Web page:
Yellow, spotted and about 12 inches long, the gecko scampered around until Camden McMillian, a Franklin & Marshall College senior, set the eyelet of a skewer before him. After a few hopeful moments, the little lizard approached the target and earned his reward – a pinhead cricket.
“I’m using positive reinforcement training on geckos in order to target-train them using a skewer,” said the animal behavior major and environmental studies minor. “I’m teaching them to go to the target whenever I present it to them, and, hopefully, they stay until released.”
The summer Hackman Scholar works with Associate Professor of Psychology Meredith Bashaw, who studies exotic animal welfare. Over the last few years, Bashaw has focused her research on human-animal relationships and the welfare of captive reptiles.
“The literature on animal welfare suggests that animals with more control over their situations are less likely to be stressed,” Bashaw said. “They recover from stress more easily, and they may be happier, assuming happiness is something geckos can feel.”
Among other places, her research results get presented to zoos that commonly offer education programs allowing adults and children to touch snakes and lizards.
“We’re trying to come up with ways they can do that will be less stressful for the lizard,” Bashaw said. “There’s good data that having one-on-one contact with an animal makes people more likely to care about that animal and conserve wildlife.”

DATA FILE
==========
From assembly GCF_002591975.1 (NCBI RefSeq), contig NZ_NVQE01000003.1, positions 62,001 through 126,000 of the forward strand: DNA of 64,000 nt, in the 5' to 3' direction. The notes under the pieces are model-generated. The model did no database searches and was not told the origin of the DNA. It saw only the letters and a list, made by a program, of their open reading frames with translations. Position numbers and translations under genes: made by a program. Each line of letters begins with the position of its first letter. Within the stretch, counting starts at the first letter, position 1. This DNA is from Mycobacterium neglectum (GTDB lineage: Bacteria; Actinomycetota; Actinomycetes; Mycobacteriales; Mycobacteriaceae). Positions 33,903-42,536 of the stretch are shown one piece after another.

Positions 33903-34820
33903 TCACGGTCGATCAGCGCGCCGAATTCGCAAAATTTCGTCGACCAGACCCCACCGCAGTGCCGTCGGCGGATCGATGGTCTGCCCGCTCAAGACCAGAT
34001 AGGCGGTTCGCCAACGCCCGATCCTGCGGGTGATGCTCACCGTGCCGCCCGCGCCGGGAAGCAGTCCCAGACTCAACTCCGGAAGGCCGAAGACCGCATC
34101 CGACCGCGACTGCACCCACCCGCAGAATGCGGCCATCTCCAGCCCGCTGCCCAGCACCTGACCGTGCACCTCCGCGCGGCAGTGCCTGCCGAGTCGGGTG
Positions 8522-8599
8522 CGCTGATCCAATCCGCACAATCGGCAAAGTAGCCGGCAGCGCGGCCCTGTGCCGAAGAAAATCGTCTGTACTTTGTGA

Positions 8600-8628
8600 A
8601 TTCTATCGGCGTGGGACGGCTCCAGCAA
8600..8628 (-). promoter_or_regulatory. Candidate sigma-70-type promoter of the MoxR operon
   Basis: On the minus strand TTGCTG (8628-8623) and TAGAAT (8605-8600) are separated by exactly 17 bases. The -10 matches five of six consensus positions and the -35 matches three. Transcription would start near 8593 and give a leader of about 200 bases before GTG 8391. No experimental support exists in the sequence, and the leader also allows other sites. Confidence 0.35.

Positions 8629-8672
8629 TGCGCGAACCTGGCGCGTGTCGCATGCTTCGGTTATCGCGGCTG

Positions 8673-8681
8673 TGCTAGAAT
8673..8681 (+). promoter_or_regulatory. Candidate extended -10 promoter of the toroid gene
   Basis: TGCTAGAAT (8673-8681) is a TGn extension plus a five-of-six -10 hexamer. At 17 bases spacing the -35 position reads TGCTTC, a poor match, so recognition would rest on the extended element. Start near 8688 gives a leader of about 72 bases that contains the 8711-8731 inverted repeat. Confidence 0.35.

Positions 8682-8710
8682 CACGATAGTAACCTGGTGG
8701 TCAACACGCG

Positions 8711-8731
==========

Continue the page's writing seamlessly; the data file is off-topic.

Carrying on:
McMillian works with the male geckos, one at a time, in the reptile area of the campus vivarium, in a room lit only by red lamps so she can conduct her Pavlovian-type experiments with these nocturnal lizards while they are awake.
“I have a little light, and I’ve taught them that when the light goes on they get food – a cricket – as a reinforcer. It makes the training process a little easier,” she said. “they know they’ve done well when I flash the light at them.”
The experiment’s ultimate purpose is to allow the geckos to determine whether or not they want to be handled by people, Bashaw said.
“Most animals are naturally scared of people. Trying to construct that human-animal relationship in a way that lets them have some authority should be good,” the professor said, while referring to a previous Hackman project that involves her research. “When we trained Geckos with getting picked up as a reinforcer, some were very excited and wanted to be picked up, and others did not. If we can come up with a behavioral diagnosis of the kind of animals that like to be handled, then we can use that diagnosis to pick the right animals for the zoo education programs.”
McMillian, who is considering post-graduate studies for a career in either animal welfare in zoos or wildlife management in parks, said most of the geckos have been learning quickly.
“Hopefully, zoos will be able to implement this type of programing so that their lizards and snakes will have more choice,” she said. “Being able to choose when they go out and how long they go out, things like that.”